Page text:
Unfortunately, there’s no one size fits all guide here. Not only does each state in Australia have different rules and regulations, but even the different airports within a state have different rules.
I’m going to cover the two airports that I’m familiar with, namely Brisbane and Sunshine Coast, both in Queensland.
My colleague on this website, Sam Griffiths, will cover the Melbourne airports at Tullamarine and Avalon and we’ll both investigate other Australian airports to bring you their current rules and regulations.
Because Queensland legalised Uber and compensated the taxi industry, it’s no surprise that Brisbane airport has handled the situation in the best possible way. In particular
You can drop off your rider anywhere that a taxi or private car is permitted. So typically outside the Departures entrance for the appropriate airline
As soon as you enter the airport area, you are placed in a queue for rider requests. So it’s no longer a question of how close you are to the pickup point. You receive rider requests according to your position in the queue
You can register your eTag with the airport. This entitles you to enter a designated waiting area where you can wait for your next ride at no charge
There’s a specified pickup area that you can move to and direct your rider to.
Register your eTag at t.uber.com/bneregister.
After dropping off your ride, you can wait in the Airpark for up to one hour without charge. The Airpark is signposted as Pre-Booked Express Ride Booking.
Wait for a rider request (ping) to come through and accept it. Call your rider and direct them to the correct pick-up zone.
Drive through the boom gate to enter the pickup zone.The correct lane is the second to the let (the leftmost lane is for taxis). The boom gate is labelled Ride Booking Pickup Zone. It should open automatically, triggered by your eTag.
Assuming you’ve already registered your eTag, follow the signage to Taxi Pickup Zone.
Continue down the ramp and turn left. The boom gate should open, activated by your eTag.
Take a sharp right and proceed to the last lane.
Follow the sign (on the ground) reading Pre-Booked Express and Ride Booking.
You can get all the current Brisbane airport information at:
Including a video demonstrating all of the steps required.
Sunshine Coast Airport
I have to admit it.
I just love the Sunshine Coast airport at Marcoola. It’s just so laid back and, well, Queensland.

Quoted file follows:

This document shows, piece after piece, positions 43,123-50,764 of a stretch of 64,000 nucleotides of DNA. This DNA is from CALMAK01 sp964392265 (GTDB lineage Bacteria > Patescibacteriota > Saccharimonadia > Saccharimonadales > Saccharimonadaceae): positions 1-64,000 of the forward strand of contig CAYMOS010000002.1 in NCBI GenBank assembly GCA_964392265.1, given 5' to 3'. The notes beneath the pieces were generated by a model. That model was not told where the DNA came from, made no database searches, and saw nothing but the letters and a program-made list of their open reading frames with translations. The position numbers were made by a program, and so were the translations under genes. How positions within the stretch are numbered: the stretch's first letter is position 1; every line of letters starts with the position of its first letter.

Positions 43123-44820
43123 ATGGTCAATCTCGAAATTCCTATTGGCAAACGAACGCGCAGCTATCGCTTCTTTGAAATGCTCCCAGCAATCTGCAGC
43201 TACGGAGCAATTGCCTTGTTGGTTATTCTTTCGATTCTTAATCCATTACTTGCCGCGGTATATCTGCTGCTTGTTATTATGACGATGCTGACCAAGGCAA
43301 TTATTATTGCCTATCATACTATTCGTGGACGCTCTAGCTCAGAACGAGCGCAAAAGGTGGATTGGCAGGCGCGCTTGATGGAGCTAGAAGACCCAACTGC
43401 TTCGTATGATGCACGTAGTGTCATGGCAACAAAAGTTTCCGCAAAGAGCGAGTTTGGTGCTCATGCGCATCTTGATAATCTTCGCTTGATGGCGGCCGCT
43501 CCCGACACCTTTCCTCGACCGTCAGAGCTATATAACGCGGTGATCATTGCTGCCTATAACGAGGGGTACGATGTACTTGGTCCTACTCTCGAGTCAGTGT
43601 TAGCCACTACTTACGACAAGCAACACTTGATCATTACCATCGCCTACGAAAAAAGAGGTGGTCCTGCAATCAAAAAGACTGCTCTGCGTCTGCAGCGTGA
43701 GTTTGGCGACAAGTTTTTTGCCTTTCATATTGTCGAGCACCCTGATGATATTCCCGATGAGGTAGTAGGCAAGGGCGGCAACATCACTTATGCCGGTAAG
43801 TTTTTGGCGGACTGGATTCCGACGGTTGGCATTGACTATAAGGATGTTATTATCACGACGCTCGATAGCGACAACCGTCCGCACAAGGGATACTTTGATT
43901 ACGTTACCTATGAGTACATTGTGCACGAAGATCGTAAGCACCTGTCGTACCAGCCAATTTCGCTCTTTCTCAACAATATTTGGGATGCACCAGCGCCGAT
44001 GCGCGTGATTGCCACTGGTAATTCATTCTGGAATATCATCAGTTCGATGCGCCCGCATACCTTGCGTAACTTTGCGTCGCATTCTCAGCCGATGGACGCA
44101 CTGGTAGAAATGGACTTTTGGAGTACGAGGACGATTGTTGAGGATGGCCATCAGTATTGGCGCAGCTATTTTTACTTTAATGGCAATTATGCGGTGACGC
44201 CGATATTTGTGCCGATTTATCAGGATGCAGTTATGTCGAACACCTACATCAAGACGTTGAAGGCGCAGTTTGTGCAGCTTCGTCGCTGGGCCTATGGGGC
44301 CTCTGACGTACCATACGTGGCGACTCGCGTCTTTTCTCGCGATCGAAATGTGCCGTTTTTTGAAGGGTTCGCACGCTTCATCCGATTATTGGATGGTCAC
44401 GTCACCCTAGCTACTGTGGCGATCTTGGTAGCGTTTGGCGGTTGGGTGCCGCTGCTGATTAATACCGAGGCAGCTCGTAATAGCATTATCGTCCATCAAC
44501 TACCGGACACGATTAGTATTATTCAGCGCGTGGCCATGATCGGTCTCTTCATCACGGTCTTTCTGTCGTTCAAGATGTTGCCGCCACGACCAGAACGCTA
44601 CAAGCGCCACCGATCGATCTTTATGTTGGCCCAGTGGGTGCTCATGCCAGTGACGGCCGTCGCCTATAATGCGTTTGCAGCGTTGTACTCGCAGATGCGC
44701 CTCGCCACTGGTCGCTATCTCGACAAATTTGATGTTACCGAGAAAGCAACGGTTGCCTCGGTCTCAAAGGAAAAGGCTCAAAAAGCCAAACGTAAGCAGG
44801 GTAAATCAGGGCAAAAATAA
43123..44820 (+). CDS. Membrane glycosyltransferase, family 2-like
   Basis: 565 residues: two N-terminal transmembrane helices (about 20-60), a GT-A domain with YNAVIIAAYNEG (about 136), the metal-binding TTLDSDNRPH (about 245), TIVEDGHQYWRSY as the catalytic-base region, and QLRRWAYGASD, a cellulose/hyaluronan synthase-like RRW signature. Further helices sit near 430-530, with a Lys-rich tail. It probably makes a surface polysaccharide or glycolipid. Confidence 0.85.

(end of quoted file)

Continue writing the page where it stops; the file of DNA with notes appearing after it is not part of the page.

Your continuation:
Here’s a personal anecdote to illustrate what I mean.
I was delivering passengers (a lovely young couple) from Noosa to the Sunshine Coast airport when I had the misfortune to get a left front tyre puncture along the motorway.
My tyres were due for replacement anyway, so I guess I’d left it a bit too long.
It was hammering down rain, so no way was I going to stop and risk my life changing a wheel in the rain on a 110 km/hr motorway. Besides, I had passengers who needed to catch their flight.
The tyre was deflating rapidly, but not yet down to the rim, so I kept going but at reduced speed.
To cut a long story short, I made it to the airport with a shredded tyre, my riders were appreciative and grateful and I was stopped outside the departure lounge, where you are allowed to drop off passengers but not to park.
Soon enough, I was approached by a guy in a hi-vis vest and I explained that I was waiting for roadside assistance. “No worries, mate. I’ll let everyone know.”
But by then I had another problem - a fairly urgent need for the toilet. Hi-vis guy explained that unfortunately I couldn’t leave my car because of Federal law (presumably due to anti-terrorism and car bombs). So I resolved to hold onto it.
A few minutes later, a more senior hi-res vest guy came out and said “Grab your toilet break, mate. I’ll watch the car.” I can’t imagine that happening in Sydney or Melbourne. Probably not in Brisbane, either.
Just like in Brisbane airport, as soon as you enter the immediate airport vicinity, you are placed in a virtual queue.
As soon as I’ve dropped my rider off, I have a look at the rider app to see how many other Uber drivers are at the airport.
So if there’s 3 other drivers, for example, I’ll assume I’m fourth in the queue.
Then I’ll have a look at the flight arrivals at
And make a decision on staying and waiting or not.
If there’s a Melbourne flight arriving, there’s a good chance there’ll be passengers looking for a ride to Noosa, where I live.
Waiting for a Ride
There are two alternatives as to where you can wait.
- Legally, in the nearby industrial area. Proceed as if you were leaving the airport (towards David Low Way) but turn right at the first roundabout into the industrial area and park wherever you can. Or, if you go into Cessna Avenue, there's a nice little coffee shop where you can get a takeaway coffee and a snack. They also have a toilet you can use.
- Illegally, which I naturally don’t recommend. But… if you turn left along Friendship Avenue instead of proceeding to the airport dropoff and pickup areas, you’ll see a lot of businesses that you can park outside on the road. Just be prepared to move on if you see an official airport van proceeding towards you!
I’ll generally wait if there’s a flight arriving within the next 20 minutes or so. Otherwise, I figure I’m better off heading for home and picking up rides along the way.
There seems to be a wide variety of experience and opinions when it comes to airport dropoffs and pickups. Some angst as well, as evidenced by the taxi blockade at Tullamarine when the Victorian government legalised airport transfers for Uber drivers.
We'd love to hear any feedback you might have for us.